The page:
Providing medical assistance in the Falkland Islands turns even the simplest of cases into a complex case, due to the remote geographical location, and the limited options for medical care, and commercial flights.
Our assistance centre received a call from a cruise line to provide immediate medical assistance for an elderly tourist who became sick while onboard. The patient was met at the ship by an ambulance, and taken to the islands only hospital in Port Stanley.
The insurer for the cruise line had requested an immediate medical report, and due to the high costs of medical care in the Falkland Islands, they wanted to know if it was viable to transfer the patient to Chile.
The elderly tourist had suffered a stroke, and as a result had fallen, fracturing his cheek bone, and displacing two ribs, causing massive bruising. He was immediately treated at the hospital with medication for the stroke, and pain-killers for the fractures, bruising and swelling.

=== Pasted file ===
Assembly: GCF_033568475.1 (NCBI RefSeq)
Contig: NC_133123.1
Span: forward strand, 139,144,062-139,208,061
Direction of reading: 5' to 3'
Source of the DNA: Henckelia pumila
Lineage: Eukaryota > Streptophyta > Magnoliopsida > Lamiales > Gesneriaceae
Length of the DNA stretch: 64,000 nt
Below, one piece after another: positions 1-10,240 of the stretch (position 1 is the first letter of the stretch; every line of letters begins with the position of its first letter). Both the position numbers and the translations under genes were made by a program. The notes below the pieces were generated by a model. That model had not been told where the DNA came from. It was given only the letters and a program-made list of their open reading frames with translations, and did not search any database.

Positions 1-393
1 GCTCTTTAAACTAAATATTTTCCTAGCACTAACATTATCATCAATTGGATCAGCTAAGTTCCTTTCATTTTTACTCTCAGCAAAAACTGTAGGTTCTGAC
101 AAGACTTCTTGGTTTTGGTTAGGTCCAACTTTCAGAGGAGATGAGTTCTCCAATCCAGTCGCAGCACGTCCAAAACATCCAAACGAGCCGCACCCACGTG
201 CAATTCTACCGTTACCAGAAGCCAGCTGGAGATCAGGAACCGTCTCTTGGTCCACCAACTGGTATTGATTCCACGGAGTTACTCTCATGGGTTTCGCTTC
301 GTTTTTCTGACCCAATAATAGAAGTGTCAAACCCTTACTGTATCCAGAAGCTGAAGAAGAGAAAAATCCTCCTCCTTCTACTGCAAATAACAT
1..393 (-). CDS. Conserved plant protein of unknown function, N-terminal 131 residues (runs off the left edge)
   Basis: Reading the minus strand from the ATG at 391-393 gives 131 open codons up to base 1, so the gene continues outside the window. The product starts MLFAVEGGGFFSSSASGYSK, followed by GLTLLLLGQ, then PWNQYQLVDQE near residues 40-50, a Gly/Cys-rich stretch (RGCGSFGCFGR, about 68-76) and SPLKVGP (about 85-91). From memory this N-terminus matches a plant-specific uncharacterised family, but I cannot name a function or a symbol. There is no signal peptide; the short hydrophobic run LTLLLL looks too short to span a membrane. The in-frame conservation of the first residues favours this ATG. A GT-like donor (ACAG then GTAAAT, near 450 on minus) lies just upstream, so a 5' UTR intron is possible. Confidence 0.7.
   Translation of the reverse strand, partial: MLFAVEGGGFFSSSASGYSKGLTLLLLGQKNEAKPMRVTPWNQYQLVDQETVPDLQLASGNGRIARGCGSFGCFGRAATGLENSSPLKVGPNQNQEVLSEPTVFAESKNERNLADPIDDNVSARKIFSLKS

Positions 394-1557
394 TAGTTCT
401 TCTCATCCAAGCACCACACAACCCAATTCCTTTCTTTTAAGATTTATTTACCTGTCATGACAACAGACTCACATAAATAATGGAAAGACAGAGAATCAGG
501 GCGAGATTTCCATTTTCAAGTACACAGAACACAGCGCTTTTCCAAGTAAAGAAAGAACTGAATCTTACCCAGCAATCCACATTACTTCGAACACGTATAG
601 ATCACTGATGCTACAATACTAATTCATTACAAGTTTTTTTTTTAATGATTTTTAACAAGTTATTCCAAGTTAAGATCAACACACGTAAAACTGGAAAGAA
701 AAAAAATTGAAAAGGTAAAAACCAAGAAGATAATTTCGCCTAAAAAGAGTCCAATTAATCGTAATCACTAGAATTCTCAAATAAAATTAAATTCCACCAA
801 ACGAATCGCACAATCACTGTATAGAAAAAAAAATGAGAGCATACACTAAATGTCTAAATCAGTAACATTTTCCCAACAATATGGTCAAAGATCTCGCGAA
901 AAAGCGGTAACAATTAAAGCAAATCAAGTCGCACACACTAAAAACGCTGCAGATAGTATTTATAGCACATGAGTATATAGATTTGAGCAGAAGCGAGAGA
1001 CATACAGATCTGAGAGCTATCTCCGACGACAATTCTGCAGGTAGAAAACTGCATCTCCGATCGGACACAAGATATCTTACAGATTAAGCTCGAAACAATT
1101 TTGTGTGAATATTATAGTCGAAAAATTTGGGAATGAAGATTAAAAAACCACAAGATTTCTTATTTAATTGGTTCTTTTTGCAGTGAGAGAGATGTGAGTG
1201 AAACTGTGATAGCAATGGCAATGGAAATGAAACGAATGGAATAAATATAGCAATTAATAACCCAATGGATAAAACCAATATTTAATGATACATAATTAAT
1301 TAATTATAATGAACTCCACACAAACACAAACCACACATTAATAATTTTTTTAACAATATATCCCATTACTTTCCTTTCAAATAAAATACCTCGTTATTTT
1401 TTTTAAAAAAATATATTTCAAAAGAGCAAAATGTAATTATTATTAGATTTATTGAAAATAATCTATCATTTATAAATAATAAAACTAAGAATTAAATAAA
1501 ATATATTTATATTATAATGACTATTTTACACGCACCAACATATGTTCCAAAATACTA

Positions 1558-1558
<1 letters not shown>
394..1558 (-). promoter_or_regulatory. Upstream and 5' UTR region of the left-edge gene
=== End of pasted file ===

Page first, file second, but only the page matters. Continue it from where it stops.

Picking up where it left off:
After a few days of observation, the treating medical officer agreed to sign a 'fit-to-fly' letter, and our team conducted a medical evacuation, via a 45-minute commercial flight, from the Falkland Islands, to a Traveller Assist network hospital in Punta Arenas, Chile.
The patient remained in hospital for 27-days, and was then able to speak, but required further rehabilitation to be able to walk again, and to improve the use of his left hand due to the stroke. The bruising had also improved on his face and torso.
The insurer requested a 28-day review of the case, and the decision was made to fly the patient home to Tasmania, Australia.
Our case managers obtained a 'fit-to-fly' letter from the treating medical officer, and completed the required documentation, and a Traveller Assist flight nurse provided a medical repatriation home with the patient via commercial flights from Punta Arenas, Chile via Santiago to Tasmania, Australia.